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Safety should go hand in hand with fun

With the summer holiday approaching and many South Africans preparing to head to their holiday destinations, ER24 urges everyone to take care while participating in any water sports.

People should remember that anyone, even those who can swim, are at risk of drown­ing. Risk-taking and overconfidence in swimming ability may play a significant role in water-related deaths. Here are a few tips to remember:

Keeping children safe

  • Never allow a child to swim without adult supervision. Never leave youngsters unsupervised around water bowls or bathtubs, as a person can drown in approximately two centimetres of water.
  • Ensure that children wear life jackets if they cannot swim.
  • Keep your pool covered with an ap­proved cover when not in use.

Swimming in open water

  • Do not swim too far out into the ocean. After a while, you may struggle due to fatigue, or get swept away by strong currents.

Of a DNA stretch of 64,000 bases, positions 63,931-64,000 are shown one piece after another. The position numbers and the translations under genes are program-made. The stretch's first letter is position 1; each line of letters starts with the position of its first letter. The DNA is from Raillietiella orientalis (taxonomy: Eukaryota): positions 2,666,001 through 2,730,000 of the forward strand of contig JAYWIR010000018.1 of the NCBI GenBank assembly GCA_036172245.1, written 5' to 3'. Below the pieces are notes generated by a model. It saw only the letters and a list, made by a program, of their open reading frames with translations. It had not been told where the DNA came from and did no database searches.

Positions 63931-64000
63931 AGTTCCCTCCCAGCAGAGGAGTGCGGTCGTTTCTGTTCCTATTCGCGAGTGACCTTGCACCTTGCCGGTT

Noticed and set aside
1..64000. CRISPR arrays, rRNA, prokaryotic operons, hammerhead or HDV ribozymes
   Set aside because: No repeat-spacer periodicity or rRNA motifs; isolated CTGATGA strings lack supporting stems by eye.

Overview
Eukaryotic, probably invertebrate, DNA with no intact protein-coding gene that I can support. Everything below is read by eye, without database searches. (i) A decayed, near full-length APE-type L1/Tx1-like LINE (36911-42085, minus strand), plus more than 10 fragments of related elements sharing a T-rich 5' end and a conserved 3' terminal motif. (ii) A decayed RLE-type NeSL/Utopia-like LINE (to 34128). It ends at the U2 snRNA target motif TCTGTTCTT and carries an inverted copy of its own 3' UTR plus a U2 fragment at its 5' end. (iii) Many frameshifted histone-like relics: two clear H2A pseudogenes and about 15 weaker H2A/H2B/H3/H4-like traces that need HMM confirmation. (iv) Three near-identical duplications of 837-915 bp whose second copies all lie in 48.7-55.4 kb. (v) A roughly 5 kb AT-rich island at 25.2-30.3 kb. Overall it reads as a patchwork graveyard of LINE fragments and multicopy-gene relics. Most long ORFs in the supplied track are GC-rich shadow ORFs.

• Wearing a life jacket is vital. Remember your life jacket when participating in water sports such as boating, tubing or rafting.
  • When in the ocean, swim in the designated areas supervised by lifeguards.
  • Never swim alone.
  • Remember that swimming in open water is not the same as swimming in a pool.
  • Never dive or jump into unfamiliar or shallow water.

Helping someone who is drown­ing

  • If you are at the coast and you see someone drowning, alert a lifeguard immediately.

If you decide to save the person yourself, ensure that you wear a floatation device.

  • If someone is drowning and you are able to get them out of the water, initiate CPR if there is no pulse or breathing sounds.
  • Do not stop CPR unless the victim starts to breathe on their own.
  • Call for an ambulance as soon as possible and tell them what you are doing so that they can send the correct level of care.
  • Do not put the person in the car and drive to hospital. You may be involved in an accident, or the victim may suffer brain damage while en route to the hospital.
  • In the event of a near drowning, seek medical attention as soon as possible and explain clearly to medical staff what has happened.

There are instances where secondary drowning occurs. This is more common in children than adults, and may be difficult to recognise.

The person may seem unscathed, even though they have taken in water that could later find its way to the lungs.

Russel Meiring, ER24

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